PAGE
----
RESULTS also supported the reintroduction of Education for All Act in 2006 by Representative Nita Lowey (D-NY), chair of the Foreign Operations Subcommittee of Appropriations. Senator Hillary Clinton (D-NY) reintroduced the Senate companion to the Education for All Act. The Education for All Act is expected to be introduced again in 2007.

In follow-up to RESULTS work to support enactment of “The Assistance for Orphans and Other Vulnerable Children in Developing Countries Act of 2005” (now U.S. Public Law 109-95), RESULTS participated in putting together civil society recommendations to ensure that this legislation is an effective tool in responding to the educational and other needs of girls, orphans, and other poor and vulnerable children. RESULTS was a key partner in developing and championing this legislation, the success of which would not have been possible without RESULTS’ grassroots actions around the country throughout 2004 and 2005. The Orphans Act is the first comprehensive response to the global orphans crisis, calling for such reforms as pediatric AIDS drugs formulations, psychosocial support, and the abolition of school fees. RESULTS continues to work with the Global Action for Children Campaign to see that at least ten percent of overall global HIV/AIDS funding is programmed for orphans and vulnerable children.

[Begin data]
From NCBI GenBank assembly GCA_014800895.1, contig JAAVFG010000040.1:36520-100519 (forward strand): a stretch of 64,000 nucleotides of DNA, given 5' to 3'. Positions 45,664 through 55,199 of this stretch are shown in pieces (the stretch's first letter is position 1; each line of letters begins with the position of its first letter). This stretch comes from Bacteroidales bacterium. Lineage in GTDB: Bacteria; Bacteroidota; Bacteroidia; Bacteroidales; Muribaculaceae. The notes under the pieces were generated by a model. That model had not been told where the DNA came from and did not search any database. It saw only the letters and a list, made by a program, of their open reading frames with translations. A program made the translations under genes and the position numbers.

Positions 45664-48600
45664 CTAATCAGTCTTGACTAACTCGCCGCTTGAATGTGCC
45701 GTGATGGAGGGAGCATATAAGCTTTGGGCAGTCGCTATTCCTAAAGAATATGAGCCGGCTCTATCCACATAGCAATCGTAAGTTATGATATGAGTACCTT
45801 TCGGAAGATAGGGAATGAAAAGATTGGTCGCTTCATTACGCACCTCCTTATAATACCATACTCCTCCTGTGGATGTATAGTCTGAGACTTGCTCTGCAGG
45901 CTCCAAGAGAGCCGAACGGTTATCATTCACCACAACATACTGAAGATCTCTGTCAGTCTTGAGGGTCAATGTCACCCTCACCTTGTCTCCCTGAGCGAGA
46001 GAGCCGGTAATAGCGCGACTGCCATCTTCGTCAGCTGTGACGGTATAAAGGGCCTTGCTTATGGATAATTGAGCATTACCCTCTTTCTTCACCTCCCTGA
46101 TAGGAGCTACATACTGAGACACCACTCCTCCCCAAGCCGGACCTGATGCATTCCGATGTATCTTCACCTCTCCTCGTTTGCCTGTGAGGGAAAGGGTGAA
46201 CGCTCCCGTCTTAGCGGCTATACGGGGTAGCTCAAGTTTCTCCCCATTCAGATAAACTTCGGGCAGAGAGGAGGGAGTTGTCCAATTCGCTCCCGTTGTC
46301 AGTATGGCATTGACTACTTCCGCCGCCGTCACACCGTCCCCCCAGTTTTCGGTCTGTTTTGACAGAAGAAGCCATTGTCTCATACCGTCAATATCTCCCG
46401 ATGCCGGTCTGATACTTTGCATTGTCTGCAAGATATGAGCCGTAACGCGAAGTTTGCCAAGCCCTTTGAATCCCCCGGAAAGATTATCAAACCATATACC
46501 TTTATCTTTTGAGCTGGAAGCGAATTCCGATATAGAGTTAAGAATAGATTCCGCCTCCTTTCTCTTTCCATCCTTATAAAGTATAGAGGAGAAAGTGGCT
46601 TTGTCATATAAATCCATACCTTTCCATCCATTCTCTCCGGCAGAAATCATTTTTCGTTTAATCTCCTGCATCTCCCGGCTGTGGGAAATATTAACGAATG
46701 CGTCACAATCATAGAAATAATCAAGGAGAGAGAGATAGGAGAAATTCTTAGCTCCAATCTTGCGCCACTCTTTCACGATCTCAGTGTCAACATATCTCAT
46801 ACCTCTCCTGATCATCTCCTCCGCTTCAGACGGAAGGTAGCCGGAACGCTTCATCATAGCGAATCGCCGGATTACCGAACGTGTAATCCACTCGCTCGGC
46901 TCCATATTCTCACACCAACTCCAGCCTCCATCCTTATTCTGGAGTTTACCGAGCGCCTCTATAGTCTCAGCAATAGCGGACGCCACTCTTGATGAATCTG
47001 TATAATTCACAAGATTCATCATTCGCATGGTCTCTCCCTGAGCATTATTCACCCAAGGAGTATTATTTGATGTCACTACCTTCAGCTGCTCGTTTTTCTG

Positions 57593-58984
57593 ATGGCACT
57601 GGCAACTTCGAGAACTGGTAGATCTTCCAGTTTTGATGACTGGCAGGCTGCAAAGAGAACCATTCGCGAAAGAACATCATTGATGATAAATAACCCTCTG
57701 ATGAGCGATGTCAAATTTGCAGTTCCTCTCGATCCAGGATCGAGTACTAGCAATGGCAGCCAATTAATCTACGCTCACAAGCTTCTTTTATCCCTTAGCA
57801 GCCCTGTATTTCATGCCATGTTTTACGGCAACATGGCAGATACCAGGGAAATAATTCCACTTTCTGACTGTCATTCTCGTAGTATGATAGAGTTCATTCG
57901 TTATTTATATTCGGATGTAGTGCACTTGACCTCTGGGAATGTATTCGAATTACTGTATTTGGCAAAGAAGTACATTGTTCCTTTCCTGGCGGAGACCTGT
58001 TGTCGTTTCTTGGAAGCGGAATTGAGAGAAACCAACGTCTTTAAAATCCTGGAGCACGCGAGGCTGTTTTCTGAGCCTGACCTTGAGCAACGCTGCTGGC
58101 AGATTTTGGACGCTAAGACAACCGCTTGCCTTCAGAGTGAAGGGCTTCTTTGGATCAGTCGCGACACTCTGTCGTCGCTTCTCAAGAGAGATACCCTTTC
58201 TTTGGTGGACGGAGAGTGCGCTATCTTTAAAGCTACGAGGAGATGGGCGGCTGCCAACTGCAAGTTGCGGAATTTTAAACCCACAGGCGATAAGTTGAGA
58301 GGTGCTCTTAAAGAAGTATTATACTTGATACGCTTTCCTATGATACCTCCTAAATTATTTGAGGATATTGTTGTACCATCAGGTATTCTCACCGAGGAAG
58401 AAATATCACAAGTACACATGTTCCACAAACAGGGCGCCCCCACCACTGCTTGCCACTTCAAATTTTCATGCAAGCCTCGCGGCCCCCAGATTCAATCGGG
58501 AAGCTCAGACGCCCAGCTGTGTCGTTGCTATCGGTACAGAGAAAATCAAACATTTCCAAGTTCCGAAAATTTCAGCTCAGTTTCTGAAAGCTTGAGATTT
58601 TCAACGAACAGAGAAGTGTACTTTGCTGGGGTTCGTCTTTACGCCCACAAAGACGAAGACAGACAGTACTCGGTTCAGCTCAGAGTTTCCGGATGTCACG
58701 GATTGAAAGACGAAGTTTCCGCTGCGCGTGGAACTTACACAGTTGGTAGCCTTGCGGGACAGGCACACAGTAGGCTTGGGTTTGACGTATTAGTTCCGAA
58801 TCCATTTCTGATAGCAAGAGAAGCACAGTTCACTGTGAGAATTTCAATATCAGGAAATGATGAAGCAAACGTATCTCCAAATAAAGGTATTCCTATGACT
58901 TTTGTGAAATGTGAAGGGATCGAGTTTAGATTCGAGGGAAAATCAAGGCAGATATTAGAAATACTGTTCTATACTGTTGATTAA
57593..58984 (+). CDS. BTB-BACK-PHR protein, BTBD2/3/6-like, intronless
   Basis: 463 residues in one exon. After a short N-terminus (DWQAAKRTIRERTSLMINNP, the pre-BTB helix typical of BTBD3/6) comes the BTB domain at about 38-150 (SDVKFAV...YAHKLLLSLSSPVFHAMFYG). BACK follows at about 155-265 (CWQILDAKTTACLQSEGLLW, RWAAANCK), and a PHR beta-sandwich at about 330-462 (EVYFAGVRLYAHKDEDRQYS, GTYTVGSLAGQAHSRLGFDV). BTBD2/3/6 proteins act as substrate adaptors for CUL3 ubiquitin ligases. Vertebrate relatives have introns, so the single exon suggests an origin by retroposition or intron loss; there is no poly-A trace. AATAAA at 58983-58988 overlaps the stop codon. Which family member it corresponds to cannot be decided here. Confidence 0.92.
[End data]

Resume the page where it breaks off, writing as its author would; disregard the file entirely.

In 2006, lobbying by RESULTS activists contributed to the House including $550 million for international basic education in the 2007 foreign aid spending bill. While this funding level was not ultimately enacted (due to Congress’s decision to continue 2006 spending levels into 2007 for most programs through the continuing resolution), $550 million is the largest funding level ever passed for basic education. RESULTS’ advocacy work did help to ensure that the 2007 budget included $15 million for eliminating school fees and another $65 million for more focused activities in Education for All Fast Track Initiative countries — countries with strong national education plans.